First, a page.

Attackers could exploit a flaw in Toshiba's Bluetooth wireless device driver to cause a denial of service or run malicious code on victims' machines, researchers at SecureWorks have discovered.
Bluetooth wireless technology is used for short-range data communications between electronic devices. While this flaw specifically affects Toshiba's Bluetooth wireless device driver, Atlanta-based SecureWorks said in an advisory that the flaw affects multiple vendors who use the technology in their wireless products, including Dell Computers, Sony [in its VAIO notebooks], ASUS Computers and possibly others.
Attackers could compromise the Toshiba device driver using specially crafted Bluetooth packets, causing memory corruption and system crashes. From there, they could run malicious code at the highest privilege level on a victim's machine, SecureWorks said.
An attacker would need to be within approximately 10 meters of the victim to pull off an exploit. The attacker would also need the Bluetooth address of the victim's device. Bluetooth addresses are easily enumerated through active scanning if the device allows discovery, the advisory noted.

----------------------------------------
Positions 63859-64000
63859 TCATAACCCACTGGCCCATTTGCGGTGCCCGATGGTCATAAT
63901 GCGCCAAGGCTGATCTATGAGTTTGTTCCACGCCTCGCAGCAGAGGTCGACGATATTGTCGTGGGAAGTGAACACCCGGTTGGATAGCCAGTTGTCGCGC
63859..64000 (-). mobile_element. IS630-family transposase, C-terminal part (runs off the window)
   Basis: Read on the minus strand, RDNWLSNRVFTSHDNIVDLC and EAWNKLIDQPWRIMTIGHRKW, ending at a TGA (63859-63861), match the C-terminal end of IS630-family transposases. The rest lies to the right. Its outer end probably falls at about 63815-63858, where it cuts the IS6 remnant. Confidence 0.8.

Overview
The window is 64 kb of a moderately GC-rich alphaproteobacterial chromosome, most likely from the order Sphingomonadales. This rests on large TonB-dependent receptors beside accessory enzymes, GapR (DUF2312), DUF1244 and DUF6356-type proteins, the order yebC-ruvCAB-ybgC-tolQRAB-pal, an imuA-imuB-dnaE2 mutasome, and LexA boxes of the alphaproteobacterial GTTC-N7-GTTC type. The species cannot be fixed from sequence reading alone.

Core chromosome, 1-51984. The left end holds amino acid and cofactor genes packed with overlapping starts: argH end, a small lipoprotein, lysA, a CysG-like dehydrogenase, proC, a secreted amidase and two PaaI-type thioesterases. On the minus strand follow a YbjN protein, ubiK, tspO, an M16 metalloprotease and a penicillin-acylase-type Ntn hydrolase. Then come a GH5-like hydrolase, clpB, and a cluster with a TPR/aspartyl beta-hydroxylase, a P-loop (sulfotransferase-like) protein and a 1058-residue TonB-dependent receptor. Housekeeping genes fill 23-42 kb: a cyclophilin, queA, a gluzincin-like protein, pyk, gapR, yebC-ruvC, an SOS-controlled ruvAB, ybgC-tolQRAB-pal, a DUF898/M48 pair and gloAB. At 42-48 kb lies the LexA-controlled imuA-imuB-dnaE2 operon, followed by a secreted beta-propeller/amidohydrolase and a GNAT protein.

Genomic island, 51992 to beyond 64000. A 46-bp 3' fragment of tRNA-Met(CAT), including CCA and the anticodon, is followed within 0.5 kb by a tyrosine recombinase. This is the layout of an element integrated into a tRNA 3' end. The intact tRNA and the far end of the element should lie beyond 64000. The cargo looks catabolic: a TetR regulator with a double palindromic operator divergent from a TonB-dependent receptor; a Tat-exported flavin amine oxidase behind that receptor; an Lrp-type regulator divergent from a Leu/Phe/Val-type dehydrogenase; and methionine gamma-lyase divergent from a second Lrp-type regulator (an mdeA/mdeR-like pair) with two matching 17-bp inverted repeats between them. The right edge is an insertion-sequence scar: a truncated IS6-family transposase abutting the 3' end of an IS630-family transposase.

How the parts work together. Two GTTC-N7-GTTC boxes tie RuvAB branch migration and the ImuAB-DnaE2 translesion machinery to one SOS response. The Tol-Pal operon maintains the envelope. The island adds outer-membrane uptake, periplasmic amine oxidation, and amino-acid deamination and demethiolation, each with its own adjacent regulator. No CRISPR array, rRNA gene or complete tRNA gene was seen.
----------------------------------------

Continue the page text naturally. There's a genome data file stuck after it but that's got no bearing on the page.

The problem was discovered by SecureWorks Senior Researcher David Maynor and vulnerability researcher Jon "Johnny Cache" Ellch, who made headlines in August with a presentation on wireless card threats at the Black Hat USA 2006 conference in Las Vegas.
In an interview Monday, Maynor said the Toshiba problem is an offshoot of the threat he and Ellch demonstrated at Black Hat.
"The information we presented at Black Hat led to the discovery of this vulnerability," Maynor said. "And we did note in the presentation that the problem could affect Bluetooth."
Toshiba did not immediately respond to an interview request, but Maynor said the vendor has made a fix available for all Bluetooth stacks. Users can access the security updates from the Toshiba Bluetooth Web site. Dell has made the updates available on its support site as well.
To reduce the risk of future Bluetooth attacks, SecureWorks recommended users set their devices to non-discoverable mode during normal operations.
In general, Maynor said, wireless device drivers were not developed with security in mind. He said the goal of the Black Hat presentation was to get other vendors and independent researchers to start looking for device driver flaws so they could be fixed before it's too late.
"Since device drivers were never designed with security in mind, you can still find common flaws people would have otherwise thought to be extinct," Maynor said. "If we had done more to prevent spam 10 years ago, it wouldn't be such a big problem today. We want to fix the device driver problems now so it's not a huge problem in the future."
Fortunately, he said, researchers and vendors alike have responded positively.